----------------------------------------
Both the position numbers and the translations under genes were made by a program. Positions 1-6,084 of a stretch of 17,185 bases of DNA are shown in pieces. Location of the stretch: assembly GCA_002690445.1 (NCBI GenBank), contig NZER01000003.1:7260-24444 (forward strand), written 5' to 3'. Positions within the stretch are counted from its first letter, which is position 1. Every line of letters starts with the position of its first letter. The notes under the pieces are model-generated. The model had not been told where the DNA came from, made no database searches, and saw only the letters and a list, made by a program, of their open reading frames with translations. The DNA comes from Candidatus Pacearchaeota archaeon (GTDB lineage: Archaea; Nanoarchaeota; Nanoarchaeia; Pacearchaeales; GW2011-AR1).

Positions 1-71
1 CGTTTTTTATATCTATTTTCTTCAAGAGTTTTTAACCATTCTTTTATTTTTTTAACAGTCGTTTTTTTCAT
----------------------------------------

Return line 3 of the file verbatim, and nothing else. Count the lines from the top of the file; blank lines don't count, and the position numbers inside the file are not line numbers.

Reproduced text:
1 CGTTTTTTATATCTATTTTCTTCAAGAGTTTTTAACCATTCTTTTATTTTTTTAACAGTCGTTTTTTTCAT